Tag Archives: Maine

Ethnically labeled

A while ago, some old friends visited from out of town – their first time in New England. My mother, who was also visiting, doted on them with her old-country Greek hospitality, as she does on anyone spending an overnight. Today, she speaks fondly of their visit, always referring to them as “Gregory and Victoria, those […]

Stage Names: Portland Stage’s “Arsenic” poisons winter doldrums with infinite laughter

PORTLAND — When I was in college in upstate NY, the period immediately following Christmas break was affectionately known on campus as “the gray season.” January and February were cold and depressing. Fast forward to today. In northern New England, not much has changed during a time of year that still sees a peak of […]

Stage Names: At Portland Stage, “Later Life” urges us to live, and wonder.

It may have taken legendary American playwright A.R. Gurney (a.k.a. “Pete”) into his fifties to overcome critical and audience bias against his so-called “WASP culture” characters and storylines, but it won’t take any audience member of “Later Life”—one of Gurney’s masterpieces now playing at Portland Stage Company— more than a few minutes to appreciate the inherent […]

Would you let partisan politics ruin your family?

  In my summer travels and writings, I recently had an opportunity to see the play “The City of Conversation,” by Anthony Giardina. The play is about family and politics, and how the latter could affect the former. In short, and without diving into the work itself too much, the play is about two strong women, […]

My Father’s Day

On Pearl Harbor Day, 1996, I came home early from work, and within minutes of walking in the door, my sister called with news of our father’s death. After hanging up, the poet Robert Lowell came to mind. A New Englander who spent his life at odds with an old-school father, Lowell once wrote: I struck […]

Her eternal search for E.E. Cummings

  I‘ve made the pilgrimage before, even in the rain. Early one morning, under a misting sky, I drove down to Boston – specifically, to Jamaica Plain. My last visit had been years before, yet I followed the course by memory. Urban landscapes can change in 35 years, but finding Forest Hills Cemetery is never […]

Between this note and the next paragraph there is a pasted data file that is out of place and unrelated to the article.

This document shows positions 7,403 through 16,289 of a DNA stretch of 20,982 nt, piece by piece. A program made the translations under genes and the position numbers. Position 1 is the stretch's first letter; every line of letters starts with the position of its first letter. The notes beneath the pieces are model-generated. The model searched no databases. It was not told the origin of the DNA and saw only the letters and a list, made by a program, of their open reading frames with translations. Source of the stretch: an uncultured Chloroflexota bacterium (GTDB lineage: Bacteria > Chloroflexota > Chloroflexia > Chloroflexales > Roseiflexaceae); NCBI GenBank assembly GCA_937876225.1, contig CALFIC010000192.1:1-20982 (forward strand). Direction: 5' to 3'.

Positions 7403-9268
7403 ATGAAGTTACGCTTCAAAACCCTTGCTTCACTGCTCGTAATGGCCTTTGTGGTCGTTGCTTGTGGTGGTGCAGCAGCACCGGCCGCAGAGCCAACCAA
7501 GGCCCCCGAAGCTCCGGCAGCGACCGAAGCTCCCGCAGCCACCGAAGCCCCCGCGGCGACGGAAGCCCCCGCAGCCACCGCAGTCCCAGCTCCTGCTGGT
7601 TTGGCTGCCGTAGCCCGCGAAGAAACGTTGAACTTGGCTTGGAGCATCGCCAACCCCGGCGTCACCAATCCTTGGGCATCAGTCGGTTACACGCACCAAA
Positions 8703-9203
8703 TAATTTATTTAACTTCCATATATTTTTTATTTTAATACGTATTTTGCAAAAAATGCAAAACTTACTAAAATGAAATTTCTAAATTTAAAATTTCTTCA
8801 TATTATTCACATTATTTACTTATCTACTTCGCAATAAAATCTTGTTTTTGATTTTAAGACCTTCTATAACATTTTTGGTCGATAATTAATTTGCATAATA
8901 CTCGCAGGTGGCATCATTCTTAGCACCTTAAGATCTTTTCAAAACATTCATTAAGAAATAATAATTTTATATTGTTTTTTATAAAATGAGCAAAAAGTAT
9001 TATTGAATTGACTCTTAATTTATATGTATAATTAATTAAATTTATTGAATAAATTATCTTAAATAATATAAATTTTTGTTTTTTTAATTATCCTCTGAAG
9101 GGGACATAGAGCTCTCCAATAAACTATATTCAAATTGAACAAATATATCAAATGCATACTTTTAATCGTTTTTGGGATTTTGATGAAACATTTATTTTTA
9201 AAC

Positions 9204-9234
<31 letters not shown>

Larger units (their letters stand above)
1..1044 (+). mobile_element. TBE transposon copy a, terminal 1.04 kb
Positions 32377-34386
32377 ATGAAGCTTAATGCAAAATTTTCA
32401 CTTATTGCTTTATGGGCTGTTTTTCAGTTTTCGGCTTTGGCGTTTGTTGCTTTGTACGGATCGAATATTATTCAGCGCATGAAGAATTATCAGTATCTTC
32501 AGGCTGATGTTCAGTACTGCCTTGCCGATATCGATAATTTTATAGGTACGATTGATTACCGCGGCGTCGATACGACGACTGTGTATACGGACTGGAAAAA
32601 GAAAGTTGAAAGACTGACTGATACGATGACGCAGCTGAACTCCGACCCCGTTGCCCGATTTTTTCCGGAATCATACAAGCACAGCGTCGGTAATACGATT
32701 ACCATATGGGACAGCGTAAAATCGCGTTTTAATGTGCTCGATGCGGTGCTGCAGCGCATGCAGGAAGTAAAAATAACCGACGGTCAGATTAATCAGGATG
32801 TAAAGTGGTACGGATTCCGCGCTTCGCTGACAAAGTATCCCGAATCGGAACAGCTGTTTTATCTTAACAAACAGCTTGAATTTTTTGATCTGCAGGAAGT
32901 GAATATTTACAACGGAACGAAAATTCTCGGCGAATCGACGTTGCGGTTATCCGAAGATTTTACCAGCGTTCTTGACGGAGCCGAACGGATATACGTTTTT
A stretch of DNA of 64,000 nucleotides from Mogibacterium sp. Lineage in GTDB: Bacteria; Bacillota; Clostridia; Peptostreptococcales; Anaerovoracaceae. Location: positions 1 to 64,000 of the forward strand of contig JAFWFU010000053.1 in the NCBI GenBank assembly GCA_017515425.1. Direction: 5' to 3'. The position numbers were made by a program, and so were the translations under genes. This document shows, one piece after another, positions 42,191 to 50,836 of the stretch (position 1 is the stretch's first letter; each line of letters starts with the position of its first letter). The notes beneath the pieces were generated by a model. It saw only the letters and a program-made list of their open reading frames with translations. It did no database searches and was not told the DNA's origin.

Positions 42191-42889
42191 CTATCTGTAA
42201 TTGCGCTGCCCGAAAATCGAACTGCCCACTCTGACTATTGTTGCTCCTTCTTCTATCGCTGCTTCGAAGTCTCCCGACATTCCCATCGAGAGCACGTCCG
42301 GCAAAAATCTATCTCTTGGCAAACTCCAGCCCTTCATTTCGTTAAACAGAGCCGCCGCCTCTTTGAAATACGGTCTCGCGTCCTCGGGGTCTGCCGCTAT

Stage Names: Portland Stage finds more than just a Lost Boy

Sitting in the shadows during a weekend performance of Portland Stage’s “Lost Boy in Whole Foods,” the poet E.E. Cummings haunted me: a man who had fallen among thieves lay by the roadside on his back dressed in fifteenthrate ideas wearing a round jeer for a hat   fate per a somewhat more than less emancipated evening had […]

A hotel room for Christmas

  My best Christmas was spent in a hotel room, and I have the candy jar to prove it. Filled to capacity with old, inexpensive holiday ornaments, it sits at home on a bookshelf and collects dust, yet remains a treasured possession. In the early 1990s, I used to make monthly pilgrimages to Iowa to […]

Stage Names: What Martin Luther King, Jr. tells us from Portland Stage

PORTLAND – About halfway through Portland Stage’s current production,  “The Mountaintop,” a fictional, near-fantasy account by Katori Hall of the last night of Martin Luther King Jr.’s life in a Memphis motel room, I heard the echo of Greek novelist Nikos Kazantzakis (1883-1957) : “This is not a biography; is the confession of every man who struggles.” Those words, […]

Patti Stevens found suicide in the realm of tortured souls

The recent tragic case of Patti Stevens, the Dallas, Texas area woman who took her own life on Oct. 25 in the wake of her husband Dave’s brutal murder by schizophrenic former Texas A&M football player Thomas Johnson, once again brought the scourge of suicide to the national spotlight. Indeed, in an eerie parallel to Andy Warhol’s  alleged “15 […]